UP by-polls: Prestige at stake for both BJP and SP?

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Yogi Adityanath addressed the supporters on a truck after denied speech at rally in Lucknow.
As model code of conduct on 11 Assembly segments and a Lok Sabha seat in Uttar Pradesh will come into effect from Thursday evening, the vociferous campaigning in these areas will come to an end. But, the recent war of words and chain of event have made the September 13 by-polls a matter of prestige for the ruling Samajwadi Party (SP) and its biggest rival the Bhartiya Janata Party (BJP).

BJP's prestige is at stake

After the verbal battle between the two parties became so personal both want a clean sweep all the seats and prove their mettle in what is termed as the semi-finals before 2017 Assembly polls in the state of UP.

The BJP wants to fair in the state by-polls at any cost, because a loss in UP would definitely send wrong signals across the party line and will also give its opponents (i.e. SP, BSP, Congress) an easy opportunity to rise against the saffron party in 2017 assembly polls in the state.

The party, seems to have understood that loss of even a single seat in UP would its opponents a chance to attack it. Hence, the party wants to win all of them.

To ensure a clean sweep in the by-polls, the BJP had given its state unit's leadership in the hands of firebrand leader Yogi Adityanath. Yogi, BJP's Gorakhpur MP, has vociferously campaigned in all the poll bound segments in the state and raised the controversial issue of 'love jihad' to highlight the inability of the Akhilesh Yadav-led Government for safeguarding the interests of the society. He had also accused the state government for being soft at those who are indulged in practising 'love jihad'.

SP is facing its worst ever credibility crisis

On the other hand, these are tough times for the ruling Samajwadi Party government in UP, which is facing widespread criticism for failing to control deteriorating law and order situation in the state.

Was last minute ban on Adityanath's rally a planned move?

Hence, the UP administration early this morning filed an FIR against Adityanath for defying a ban and going ahead with his public addresses in Lucknow. The administration also filed a charge sheet against BJP chief Amit Shah in connection with hate speech case in Muzaffarnagar, during Lok Sabha poll campaign.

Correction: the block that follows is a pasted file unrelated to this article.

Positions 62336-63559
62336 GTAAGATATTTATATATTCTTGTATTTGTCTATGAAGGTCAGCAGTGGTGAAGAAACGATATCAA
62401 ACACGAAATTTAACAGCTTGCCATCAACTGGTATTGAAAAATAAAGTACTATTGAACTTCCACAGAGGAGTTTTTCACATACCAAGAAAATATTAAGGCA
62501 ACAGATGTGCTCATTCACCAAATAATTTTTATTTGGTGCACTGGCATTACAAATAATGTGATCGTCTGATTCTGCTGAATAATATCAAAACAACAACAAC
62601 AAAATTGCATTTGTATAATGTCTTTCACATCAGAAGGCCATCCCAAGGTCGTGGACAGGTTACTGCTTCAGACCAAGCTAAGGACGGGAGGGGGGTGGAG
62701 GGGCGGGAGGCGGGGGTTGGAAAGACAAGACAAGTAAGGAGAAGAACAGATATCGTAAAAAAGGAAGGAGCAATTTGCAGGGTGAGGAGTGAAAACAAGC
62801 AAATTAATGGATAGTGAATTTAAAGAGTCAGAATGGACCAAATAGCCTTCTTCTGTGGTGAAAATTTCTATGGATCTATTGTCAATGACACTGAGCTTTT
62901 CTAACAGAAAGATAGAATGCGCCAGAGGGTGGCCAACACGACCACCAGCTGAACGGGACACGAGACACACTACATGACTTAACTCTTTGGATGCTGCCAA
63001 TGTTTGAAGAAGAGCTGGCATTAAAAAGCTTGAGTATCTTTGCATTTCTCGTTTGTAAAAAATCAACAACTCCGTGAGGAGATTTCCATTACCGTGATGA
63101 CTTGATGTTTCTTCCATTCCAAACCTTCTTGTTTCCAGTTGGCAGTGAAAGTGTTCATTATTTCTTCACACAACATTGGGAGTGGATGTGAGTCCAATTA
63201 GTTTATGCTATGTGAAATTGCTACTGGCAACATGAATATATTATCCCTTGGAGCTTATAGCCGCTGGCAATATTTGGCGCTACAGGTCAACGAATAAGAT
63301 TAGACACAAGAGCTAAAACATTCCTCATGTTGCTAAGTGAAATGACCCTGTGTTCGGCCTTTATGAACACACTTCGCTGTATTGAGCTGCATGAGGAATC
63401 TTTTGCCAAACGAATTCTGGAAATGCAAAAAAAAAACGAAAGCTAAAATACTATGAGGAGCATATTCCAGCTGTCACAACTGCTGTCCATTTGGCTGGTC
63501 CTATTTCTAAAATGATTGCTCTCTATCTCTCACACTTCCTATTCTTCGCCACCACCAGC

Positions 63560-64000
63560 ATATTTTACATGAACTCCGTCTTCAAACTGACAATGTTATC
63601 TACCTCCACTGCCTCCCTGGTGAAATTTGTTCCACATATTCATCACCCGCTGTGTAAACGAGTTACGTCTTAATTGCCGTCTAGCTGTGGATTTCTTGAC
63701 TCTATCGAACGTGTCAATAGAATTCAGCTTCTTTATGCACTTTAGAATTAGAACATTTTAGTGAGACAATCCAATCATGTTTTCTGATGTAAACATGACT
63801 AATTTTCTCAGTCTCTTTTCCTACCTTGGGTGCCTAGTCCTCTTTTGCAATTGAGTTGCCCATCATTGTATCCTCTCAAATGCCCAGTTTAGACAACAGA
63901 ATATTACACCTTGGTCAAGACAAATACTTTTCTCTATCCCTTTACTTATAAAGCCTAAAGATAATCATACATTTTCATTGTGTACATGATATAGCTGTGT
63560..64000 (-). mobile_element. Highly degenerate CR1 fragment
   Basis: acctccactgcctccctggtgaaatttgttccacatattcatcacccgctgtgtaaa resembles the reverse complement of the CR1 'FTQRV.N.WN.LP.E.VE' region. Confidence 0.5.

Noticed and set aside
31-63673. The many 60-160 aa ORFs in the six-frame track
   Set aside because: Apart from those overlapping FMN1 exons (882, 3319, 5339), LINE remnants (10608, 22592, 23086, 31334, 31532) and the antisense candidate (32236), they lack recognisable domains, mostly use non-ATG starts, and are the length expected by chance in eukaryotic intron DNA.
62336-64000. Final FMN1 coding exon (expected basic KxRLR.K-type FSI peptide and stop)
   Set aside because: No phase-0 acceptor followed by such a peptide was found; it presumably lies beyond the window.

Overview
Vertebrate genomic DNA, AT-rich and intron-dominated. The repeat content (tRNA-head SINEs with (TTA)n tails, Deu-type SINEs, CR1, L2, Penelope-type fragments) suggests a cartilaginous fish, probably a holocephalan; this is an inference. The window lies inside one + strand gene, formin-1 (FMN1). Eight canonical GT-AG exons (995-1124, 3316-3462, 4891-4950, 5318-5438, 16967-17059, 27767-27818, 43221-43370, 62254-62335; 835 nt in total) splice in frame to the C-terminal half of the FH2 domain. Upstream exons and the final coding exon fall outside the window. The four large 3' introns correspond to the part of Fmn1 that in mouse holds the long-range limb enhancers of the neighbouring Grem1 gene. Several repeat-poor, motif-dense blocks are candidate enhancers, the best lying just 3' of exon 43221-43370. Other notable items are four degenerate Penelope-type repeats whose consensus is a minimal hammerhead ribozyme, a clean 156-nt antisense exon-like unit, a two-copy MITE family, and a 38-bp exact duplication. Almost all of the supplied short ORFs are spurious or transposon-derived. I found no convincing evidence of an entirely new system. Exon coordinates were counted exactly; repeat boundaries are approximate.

Adityanath, however, accused the district administration of not allowing him to hold rally at the behest of Akhilesh government. He alleged that the police served him the notice at the eleventh hour when he was raising voice against "communal agenda" of the state government.

"I had to hold meetings at Thakurdwara, Mainpuri and Nighasan but the district administration did not allow me to do so. The district administration had withdrawn permission on directions of the government in an illegal way," he alleged.

While the government had to face huge embarrassment today when the court refused to take cognizance of the case. The court refused to take the case as police had not followed the provisions of CrPc and filed the charge sheet in a haste.

The haste in both these cases reflect the Akhilesh Yadav government's desire to malign the BJP for political gains just hours ahead of by-polls.

Was ban on Adityanath's rally a planned move?

The Akhilesh Yadav government may have cited inflammatory speeches for banning Adityanath's speeches but the way the entire case was handled certainly raises several questions over state government's approach. The chain of events prove that the ban imposed over BJP's star campaigner was more out of a gag and political fear.

A senior correspondent Biswajeet Banerjee was quoted by Niticentral as saying, "First Yogi Adityanath was allowed to hold a rally in poll-bound east Lucknow area but just minutes before his address the district administration objected to it and banned the rally."

"What's shocking is the fact that the local administration neither tried to send the crowd gathered to participate in the rally nor informed the Gorakhpur MP about canceling his rally, the moment he arrived at the Lucknow airport. Instead the police escorted him to the rally venue and then informed him about the same," said Banerjee.

Adityanath defied the ban and went ahead with his election meeting in Lucknow and accused the SP government of following a communal agenda.

Banerjee further said, "As there is an old mosque near the rally venue, the state government had hoped denying permission to hold rally at the last moment would spark a communal tension in the area. This would have given an opportunity to the government to polarise votes in entire western UP region. But, its trick backfired on the SP regime."

A lot will be at stake as both these parties test waters in the UP, months after the BJP had won record 71 out of 80 parliamentary seats from the state. The BSP has already distanced itself from the bye-elections while the Congress is nowhere in the game.

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